Environment California Research & Policy Center
Solar hot water systems capture energy from the sun to heat water for homes and businesses, thereby displacing the use of natural gas, or in some cases electricity, with free and limitless solar energy. Solar hot water could save California 1.2 billion therms of natural gas a year, the equivalent of 24 percent of all gas use in homes. To prevent global warming pollution, reduce dependence on imported fuel, and ease the price of natural gas, California should act now by jumpstarting a mainstream market for solar hot water.
Solar hot water is a simple, age-old technology that is used around the world.
Solar collectors, usually placed on the roof of a home or business, absorb the sun’s energy to heat water that is then stored in a water tank. The efficiency of the collectors can be as high as 87 percent, meaning very little solar energy is lost in the process.
Solar hot water systems in California reduce fuel usage for water heating, usually natural gas, by 75 percent or more in the buildings that employ them. A stronger market for solar hot water systems can reduce California’s dependence on natural gas, bring down the price of gas for all consumers, and reduce global warming pollution.
Many countries are encouraging increased use of solar hot water technology. Worldwide installations grew 14 percent in 2005, led by China with almost 80 percent of today’s worldwide market. On a per-person basis, Israel leads the way with 90 percent of all homes taking advantage of the technology. Worldwide, solar hot water capacity reached 88 gigawatts-thermal (GWth) in 2005, with 46 million houses equipped with systems.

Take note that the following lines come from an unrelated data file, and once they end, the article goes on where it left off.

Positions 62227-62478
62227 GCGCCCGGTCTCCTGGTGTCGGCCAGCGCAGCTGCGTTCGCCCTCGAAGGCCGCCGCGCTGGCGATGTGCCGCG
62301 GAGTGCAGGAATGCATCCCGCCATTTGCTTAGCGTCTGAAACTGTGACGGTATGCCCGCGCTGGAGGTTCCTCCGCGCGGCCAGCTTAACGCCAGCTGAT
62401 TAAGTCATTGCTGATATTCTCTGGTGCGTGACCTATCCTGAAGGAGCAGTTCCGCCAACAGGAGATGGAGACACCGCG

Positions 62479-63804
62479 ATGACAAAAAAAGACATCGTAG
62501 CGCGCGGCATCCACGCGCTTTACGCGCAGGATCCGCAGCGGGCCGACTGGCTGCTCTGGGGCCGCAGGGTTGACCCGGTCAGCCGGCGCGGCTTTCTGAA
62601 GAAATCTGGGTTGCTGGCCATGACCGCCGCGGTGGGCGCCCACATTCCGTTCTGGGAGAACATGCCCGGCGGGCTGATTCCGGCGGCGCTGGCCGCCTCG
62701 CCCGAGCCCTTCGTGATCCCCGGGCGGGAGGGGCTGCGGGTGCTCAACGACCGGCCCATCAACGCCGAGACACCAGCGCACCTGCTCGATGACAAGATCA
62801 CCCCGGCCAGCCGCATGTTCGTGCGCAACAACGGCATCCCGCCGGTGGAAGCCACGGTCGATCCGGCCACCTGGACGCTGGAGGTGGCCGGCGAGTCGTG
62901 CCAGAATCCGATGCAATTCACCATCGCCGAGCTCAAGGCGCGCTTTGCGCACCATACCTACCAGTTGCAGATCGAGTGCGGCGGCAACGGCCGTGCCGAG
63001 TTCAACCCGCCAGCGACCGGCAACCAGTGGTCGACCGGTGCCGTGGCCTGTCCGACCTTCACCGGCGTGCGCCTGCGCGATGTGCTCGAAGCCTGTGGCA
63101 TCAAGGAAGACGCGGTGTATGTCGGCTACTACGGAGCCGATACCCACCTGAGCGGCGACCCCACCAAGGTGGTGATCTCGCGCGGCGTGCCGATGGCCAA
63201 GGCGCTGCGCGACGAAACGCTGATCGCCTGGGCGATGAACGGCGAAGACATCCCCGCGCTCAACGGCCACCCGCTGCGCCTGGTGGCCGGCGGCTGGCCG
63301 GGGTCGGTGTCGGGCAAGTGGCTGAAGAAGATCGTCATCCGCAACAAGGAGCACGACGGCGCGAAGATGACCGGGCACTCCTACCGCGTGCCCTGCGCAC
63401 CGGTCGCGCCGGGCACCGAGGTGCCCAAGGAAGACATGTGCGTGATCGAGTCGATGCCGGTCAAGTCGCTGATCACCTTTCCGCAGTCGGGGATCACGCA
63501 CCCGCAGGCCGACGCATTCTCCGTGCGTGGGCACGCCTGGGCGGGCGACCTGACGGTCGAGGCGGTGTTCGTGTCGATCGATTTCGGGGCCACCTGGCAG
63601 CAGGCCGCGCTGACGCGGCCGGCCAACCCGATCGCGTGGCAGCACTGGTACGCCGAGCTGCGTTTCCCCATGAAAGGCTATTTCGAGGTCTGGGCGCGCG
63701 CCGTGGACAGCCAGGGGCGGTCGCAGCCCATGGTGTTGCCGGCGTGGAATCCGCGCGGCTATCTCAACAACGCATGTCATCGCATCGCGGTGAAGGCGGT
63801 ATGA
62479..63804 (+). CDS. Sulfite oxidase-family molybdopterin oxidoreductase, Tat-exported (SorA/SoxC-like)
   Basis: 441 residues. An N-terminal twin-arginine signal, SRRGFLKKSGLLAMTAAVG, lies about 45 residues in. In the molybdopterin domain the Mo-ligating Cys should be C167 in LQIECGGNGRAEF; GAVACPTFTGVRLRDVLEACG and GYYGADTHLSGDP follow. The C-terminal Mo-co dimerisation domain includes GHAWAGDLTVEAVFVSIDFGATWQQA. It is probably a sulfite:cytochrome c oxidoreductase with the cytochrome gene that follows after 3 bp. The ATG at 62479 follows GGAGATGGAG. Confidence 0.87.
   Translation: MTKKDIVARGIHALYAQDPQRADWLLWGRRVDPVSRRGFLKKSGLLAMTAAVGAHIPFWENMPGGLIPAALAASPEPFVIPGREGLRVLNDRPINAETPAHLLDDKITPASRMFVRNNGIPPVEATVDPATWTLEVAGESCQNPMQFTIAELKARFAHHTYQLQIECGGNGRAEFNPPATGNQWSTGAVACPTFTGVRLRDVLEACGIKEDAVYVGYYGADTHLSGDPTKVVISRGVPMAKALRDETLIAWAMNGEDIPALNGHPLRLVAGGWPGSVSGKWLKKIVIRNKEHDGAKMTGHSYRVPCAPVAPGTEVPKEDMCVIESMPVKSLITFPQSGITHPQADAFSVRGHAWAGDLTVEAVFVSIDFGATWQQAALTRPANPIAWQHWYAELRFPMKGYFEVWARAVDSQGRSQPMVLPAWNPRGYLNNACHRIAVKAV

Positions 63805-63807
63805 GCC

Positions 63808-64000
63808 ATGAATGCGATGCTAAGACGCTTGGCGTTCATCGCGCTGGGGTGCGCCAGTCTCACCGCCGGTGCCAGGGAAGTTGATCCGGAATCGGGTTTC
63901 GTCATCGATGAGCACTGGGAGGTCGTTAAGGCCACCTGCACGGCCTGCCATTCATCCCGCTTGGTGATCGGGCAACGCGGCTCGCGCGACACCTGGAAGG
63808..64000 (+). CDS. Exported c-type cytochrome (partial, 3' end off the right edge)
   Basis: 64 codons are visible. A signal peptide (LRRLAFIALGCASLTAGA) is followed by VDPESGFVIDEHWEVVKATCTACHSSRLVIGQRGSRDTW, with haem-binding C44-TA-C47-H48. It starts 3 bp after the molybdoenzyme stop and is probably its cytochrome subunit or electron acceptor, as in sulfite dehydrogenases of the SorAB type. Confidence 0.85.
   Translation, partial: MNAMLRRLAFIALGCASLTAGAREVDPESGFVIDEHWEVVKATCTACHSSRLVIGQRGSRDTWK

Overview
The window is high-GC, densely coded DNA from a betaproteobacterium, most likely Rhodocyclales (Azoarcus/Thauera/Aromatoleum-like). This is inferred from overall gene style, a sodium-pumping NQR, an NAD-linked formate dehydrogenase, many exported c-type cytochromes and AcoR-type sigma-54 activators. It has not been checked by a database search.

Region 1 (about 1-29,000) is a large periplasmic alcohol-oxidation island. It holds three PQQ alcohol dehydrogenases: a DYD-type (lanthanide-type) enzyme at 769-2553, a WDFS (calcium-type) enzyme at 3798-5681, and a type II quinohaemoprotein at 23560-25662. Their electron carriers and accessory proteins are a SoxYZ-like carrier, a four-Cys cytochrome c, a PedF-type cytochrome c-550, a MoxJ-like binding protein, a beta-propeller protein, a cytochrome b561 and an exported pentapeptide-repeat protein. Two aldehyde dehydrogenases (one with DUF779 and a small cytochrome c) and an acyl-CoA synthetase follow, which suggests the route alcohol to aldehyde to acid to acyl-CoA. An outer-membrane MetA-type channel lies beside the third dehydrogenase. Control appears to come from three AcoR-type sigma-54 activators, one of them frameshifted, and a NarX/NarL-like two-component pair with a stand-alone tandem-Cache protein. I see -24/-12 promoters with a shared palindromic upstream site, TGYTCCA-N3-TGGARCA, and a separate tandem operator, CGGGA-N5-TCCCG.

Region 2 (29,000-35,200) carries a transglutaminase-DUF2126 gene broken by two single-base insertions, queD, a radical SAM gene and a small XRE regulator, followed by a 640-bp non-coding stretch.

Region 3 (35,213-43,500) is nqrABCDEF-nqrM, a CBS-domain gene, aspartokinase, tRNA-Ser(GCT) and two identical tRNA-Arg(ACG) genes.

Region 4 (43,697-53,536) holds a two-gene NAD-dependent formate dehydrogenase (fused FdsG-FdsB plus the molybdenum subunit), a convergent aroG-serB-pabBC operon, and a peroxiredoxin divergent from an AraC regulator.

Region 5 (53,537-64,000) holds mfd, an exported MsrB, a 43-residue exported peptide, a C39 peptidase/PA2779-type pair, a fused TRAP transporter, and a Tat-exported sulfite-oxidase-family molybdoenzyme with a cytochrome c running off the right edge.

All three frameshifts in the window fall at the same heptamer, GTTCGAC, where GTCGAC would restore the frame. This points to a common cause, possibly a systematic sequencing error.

The United States currently has 1.6 GWth of solar hot water capacity installed, or 1.8 percent of global capacity. Hawaii, with a strong rebate program, installed almost half of the 9,000 new systems in the U.S. in 2006. California, Florida, and Arizona each installed about a thousand systems in the same year.
California could greatly increase its use of solar hot water, reducing the price of natural gas and the state’s global warming impact.
Virtually any building with a need for hot water and a roof exposed to the sun can take advantage of solar hot water, but less than 1 percent of California buildings have systems installed today.
A study by KEMA-Xenergy, an energy consulting group, modeled the potential energy savings of various energy efficiency measures that could be utilized in California homes, including solar hot water. The study showed that solar hot water systems could save more natural gas than any other technology: 971 million therms per year in houses, apartments, and mobile homes across the state.
Another study by KEMA-Xenergy found that solar hot water could save more natural gas than any other efficiency technology in commercial buildings as well. California’s commercial buildings could save 219 million therms of natural gas a year by installing solar hot water systems.
Between the residential and commercial potential for solar hot water, California could save over a billion therms of natural gas, or 5.2 percent of all statewide consumption today.